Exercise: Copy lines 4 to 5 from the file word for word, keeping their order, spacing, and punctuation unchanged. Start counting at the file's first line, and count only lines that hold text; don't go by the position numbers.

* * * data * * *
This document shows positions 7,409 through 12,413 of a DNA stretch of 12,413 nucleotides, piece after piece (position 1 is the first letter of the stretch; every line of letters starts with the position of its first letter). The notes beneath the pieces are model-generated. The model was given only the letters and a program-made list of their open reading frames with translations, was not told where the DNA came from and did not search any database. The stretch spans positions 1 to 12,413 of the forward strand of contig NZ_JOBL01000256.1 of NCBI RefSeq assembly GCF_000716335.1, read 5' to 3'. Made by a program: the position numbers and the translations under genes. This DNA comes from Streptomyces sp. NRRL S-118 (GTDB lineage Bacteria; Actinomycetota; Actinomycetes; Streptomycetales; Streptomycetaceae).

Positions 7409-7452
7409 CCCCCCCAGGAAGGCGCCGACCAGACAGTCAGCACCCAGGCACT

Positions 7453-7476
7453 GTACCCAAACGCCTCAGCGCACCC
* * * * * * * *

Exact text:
Positions 7453-7476
7453 GTACCCAAACGCCTCAGCGCACCC